In this section, we will study how does the Laplace transform behave when we shift the function f(t) on the t-axis and when does F(s)=\mathscr{L}\{f(t)\} shifts on the s-axis.

## 1. Unit step function and time shift description

We define the unit step function as

u(t-a)=\left\{\begin{array}{ll} 0, & 0\leq t<a \\ 1, & t\geq a \end{array}\right.

which is also known as the Heaviside function. The graph of u(t-a) is given below:

The importance of the unit step function lies in the case f(t) on the differential equation:

ay''+by'+cy=f(t)

is discontinuous at one or more points.

In fact, let f be a piecewise definied as follows:

\displaystyle f(t)=\left\{\begin{array}{ll} 0, & 0\leq t<a \\ g(t), & t>a \end{array}\right.

If the graph of g(t) is:

Then f(t) is represented by the curve below. And we can rewrite f using the unit step function, i.e,

f(t)=g(t)u(t-a)

## 2. Time shift theorem

Considering a function f(t) defined on the variable t\geq0, then

f(t-a)u(t-a)=\left\{\begin{array}{ll} 0, & 0\leq t<a \\ f(t-a), & t\geq a \end{array}\right.

i.e., f(t-a)u(t-a) is the function f transladed a units to the right on the t-axis.

### Proof:

From the definition of the Laplace Transform, we have

\displaystyle\mathscr{L}\{f(t-a)u(t-a)\}=\int_{0}^{\infty}e^{-st}f(t-a)u(t-a)dt

Since 0<a<\infty then:

\displaystyle\int_{0}^{\infty}=\int_{0}^{a}+\int_{a}^{\infty}

i.e.,

\displaystyle\mathscr{L}\{f(t-a)u(t-a)\}=\int_{0}^{a}e^{-st}f(t-a)u(t-a)dt+\int_{a}^{\infty}e^{-st}f(t-a)u(t-a)dt

But as

so the first integral is equal to zero. Also,

gives us

\displaystyle\mathscr{L}\{f(t-a)u(t-a)\}=\int_{a}^{\infty}e^{-st}f(t-a)dt

Now, let u=t-a\Rightarrow du=dt. In the boundaries:

\begin{aligned} & t=a\to u=a-a=0 \\ & t=\infty\to u=\infty-a=\infty \end{aligned}

Therefore,

\begin{aligned} \mathscr{L}\{f(t-a)u(t-a)\} & = \int_{0}^{\infty}e^{-s(u+a)}f(u)du \\ & = \int_{0}^{\infty}e^{-su-as}f(u)du \\ & = \int_{0}^{\infty}e^{-su}e^{-as}f(u)du \end{aligned}

The term e^{-as} is constant in respect to u, thus

\displaystyle\mathscr{L}\{f(t-a)u(t-a)\}=e^{-as}\int_{0}^{\infty}e^{-su}f(u)du

and by definition

\displaystyle\int_{0}^{\infty}e^{-su}f(u)du=F(s)

Hence

\mathscr{L}\{f(t-a)u(t-a)\}=e^{-as}F(s)

## Example 1:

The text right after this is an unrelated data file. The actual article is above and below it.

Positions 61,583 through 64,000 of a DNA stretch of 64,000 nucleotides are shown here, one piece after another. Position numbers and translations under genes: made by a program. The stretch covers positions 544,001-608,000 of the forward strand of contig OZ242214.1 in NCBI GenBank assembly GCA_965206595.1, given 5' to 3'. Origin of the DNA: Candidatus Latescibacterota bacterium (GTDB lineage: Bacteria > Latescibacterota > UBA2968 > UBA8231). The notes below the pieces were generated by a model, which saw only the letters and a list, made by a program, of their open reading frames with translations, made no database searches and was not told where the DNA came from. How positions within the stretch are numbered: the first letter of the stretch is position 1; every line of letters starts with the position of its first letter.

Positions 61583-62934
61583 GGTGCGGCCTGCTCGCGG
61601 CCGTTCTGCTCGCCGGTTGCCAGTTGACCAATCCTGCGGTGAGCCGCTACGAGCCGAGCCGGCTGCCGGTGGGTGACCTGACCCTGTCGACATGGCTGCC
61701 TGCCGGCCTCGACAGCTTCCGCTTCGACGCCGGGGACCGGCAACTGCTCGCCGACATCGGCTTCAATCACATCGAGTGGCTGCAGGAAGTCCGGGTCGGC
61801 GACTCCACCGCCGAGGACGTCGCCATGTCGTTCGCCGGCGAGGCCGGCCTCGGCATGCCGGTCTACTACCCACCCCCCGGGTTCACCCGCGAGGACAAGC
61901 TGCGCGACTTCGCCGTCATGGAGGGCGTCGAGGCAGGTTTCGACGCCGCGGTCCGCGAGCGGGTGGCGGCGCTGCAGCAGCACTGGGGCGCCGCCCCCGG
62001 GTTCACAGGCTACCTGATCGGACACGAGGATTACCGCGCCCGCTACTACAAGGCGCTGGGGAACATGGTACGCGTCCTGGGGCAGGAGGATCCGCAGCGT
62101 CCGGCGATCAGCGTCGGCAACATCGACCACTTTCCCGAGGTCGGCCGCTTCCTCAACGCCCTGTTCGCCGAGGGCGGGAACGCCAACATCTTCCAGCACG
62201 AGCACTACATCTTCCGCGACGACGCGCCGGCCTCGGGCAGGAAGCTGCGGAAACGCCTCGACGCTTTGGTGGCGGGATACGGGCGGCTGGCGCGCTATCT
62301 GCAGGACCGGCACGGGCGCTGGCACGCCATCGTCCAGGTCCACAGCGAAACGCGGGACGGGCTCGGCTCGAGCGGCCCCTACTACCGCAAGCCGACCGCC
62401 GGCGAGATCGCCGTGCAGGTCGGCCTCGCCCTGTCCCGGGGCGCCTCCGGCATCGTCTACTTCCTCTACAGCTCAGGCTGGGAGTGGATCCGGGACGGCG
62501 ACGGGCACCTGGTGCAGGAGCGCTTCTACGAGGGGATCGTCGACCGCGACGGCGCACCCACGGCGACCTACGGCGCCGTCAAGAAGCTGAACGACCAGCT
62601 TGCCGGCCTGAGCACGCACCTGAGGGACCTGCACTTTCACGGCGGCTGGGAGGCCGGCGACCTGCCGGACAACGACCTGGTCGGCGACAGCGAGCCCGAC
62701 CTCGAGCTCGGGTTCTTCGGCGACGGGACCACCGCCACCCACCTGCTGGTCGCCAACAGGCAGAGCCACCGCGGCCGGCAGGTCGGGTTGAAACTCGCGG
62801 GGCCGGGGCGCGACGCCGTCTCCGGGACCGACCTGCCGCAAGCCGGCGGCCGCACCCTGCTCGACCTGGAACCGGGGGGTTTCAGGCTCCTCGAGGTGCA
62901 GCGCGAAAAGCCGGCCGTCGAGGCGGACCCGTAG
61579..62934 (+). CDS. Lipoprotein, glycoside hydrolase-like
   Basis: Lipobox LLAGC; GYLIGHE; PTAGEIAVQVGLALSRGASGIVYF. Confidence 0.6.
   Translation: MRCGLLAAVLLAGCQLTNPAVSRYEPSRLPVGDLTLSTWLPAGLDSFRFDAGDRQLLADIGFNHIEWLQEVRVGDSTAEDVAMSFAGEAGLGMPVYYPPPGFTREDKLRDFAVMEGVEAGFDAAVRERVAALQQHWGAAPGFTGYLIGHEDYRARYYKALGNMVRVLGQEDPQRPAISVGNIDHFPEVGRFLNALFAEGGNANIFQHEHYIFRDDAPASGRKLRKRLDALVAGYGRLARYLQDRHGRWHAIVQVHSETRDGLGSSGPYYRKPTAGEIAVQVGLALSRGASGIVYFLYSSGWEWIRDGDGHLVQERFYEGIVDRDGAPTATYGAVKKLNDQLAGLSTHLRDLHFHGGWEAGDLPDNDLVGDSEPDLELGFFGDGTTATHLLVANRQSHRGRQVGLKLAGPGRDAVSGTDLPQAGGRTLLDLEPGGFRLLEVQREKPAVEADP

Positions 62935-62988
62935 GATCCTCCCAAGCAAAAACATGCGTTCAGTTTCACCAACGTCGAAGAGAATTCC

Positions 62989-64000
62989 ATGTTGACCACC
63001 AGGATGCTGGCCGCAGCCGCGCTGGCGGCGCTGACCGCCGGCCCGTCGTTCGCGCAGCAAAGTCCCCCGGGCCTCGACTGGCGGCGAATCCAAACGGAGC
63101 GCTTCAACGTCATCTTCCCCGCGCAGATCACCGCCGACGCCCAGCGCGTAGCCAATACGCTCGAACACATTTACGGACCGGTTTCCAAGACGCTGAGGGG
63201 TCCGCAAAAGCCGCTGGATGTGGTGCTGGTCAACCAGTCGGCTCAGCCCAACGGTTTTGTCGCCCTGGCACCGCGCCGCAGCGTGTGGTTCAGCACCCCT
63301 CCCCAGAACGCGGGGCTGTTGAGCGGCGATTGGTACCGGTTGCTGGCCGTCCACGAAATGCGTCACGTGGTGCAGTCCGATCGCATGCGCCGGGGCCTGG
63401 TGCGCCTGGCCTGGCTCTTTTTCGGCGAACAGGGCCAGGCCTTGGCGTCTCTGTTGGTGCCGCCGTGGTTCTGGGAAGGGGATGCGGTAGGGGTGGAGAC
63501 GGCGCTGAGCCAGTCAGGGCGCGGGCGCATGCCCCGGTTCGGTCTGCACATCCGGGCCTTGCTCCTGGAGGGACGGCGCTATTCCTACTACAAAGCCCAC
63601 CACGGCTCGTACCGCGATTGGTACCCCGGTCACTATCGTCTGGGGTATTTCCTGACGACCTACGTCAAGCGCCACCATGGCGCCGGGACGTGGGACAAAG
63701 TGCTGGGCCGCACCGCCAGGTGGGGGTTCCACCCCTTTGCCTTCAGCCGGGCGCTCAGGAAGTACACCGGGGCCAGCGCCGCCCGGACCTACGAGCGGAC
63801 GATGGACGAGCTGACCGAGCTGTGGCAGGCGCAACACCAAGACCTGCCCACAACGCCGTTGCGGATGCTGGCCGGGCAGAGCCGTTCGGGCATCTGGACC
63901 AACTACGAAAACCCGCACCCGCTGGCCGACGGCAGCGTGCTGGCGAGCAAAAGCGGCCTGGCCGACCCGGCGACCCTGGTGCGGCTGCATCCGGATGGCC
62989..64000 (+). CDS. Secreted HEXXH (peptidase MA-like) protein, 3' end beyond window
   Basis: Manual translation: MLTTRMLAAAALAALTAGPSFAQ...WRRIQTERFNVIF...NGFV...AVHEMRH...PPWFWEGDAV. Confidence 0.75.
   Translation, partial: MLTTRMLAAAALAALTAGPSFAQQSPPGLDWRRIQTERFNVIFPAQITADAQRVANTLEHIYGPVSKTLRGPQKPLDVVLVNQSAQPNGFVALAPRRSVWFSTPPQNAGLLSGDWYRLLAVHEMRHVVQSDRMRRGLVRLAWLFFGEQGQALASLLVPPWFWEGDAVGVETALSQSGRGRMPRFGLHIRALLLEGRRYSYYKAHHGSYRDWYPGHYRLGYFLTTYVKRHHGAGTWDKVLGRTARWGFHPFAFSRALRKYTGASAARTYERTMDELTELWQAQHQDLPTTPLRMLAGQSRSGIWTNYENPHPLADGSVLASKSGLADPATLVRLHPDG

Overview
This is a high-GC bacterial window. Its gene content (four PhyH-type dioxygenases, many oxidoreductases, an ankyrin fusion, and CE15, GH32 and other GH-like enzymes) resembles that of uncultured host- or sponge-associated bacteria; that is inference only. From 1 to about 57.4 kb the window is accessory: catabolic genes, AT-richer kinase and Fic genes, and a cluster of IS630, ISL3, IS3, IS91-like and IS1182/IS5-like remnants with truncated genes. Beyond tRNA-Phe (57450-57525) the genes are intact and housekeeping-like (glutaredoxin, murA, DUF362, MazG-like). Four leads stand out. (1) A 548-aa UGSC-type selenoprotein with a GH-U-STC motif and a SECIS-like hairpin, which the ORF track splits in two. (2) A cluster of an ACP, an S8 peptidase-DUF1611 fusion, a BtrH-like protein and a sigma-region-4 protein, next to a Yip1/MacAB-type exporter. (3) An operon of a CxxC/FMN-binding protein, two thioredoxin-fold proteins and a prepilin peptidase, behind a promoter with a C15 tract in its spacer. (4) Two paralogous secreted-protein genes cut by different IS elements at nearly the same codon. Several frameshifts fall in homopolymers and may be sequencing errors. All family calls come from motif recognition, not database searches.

Calculate the Laplace transform of (t^2-4t+4)u(t-2).

To evalute \mathscr{L}\{(t^2-4t+4)u(t-2)\}, observe that

t^{2}-4t+4=(t-2)^{2}

and if f(t)=t^2, then (t-2)^{2} represents f shifted 2 units on the t-axis. Also

\displaystyle\mathscr{L}\{f(t)\}=\mathscr{L}\{t^{2}\}=\frac{2}{s^{3}}

Thus, for a=2 in the formula above, we have

\begin{aligned} \mathscr{L}\{(t^2-2t+4)u(t-2)\} & =\mathscr{L}\{((t-2)^{2}u(t-2)\} \\ & =\mathscr{L}\{f(t-2)u(t-2)\} \\ & =e^{-2s}F(s) \\ & =e^{-2s}\cdot\frac{2}{s^{3}} \end{aligned}

## 3. Frequency shift theorem

The first shifting theorem works with the translation of the function f on the t-axis. In this section, however, we study the translation of F(s)=\mathscr{L}\{f(t)\}.

### Proof:

From the definition

\begin{aligned} \mathscr{L}\{e^{at}f(t)\} & = \int_{0}^{\infty}e^{-st}e^{at}f(t)dt \\ & = \int_{0}^{\infty}e^{-st+at}f(t)dt \\ & = \int_{0}^{\infty}e^{-(s-a)t}f(t)dt \end{aligned}

To conclude it, note that when the exponent of the kernel is -st, i.e,

\displaystyle\int_{0}^{\infty}e^{-st}f(t)dt

then

\displaystyle\int_{0}^{\infty}e^{-st}f(t)dt=F(s)

Hence, as the exponent is -(s-a)t, we have

\displaystyle\int_{0}^{\infty}e^{-(s-a)t}f(t)dt=F(s-a)

Therefore,

\mathscr{L}\{e^{at}f(t)\}=F(s-a)

The function F(s-a) represents F shifted a units to the right, if a>0, on the s-axis or a units to the left in the case a<0.

## Example 2:

Calculate the Laplace transform of e^{3t}\cos(t).

As the Laplace transform of f(t)=\cos(t) is

\displaystyle F(s)=\frac{s}{s^{2}+1}

then

\mathscr{L}\{e^{3t}\cos(t)\}=F(s-3)

because a=3 and f(t)=\cos(t). Thus

\displaystyle\mathscr{L}\{e^{3t}\cos(t)\}=\frac{s-3}{(s-3)^2+1}

We reached the end of this short lesson about the Laplace transform of time (frequency) shifted functions. For a full list of Laplace transform properties, check this post!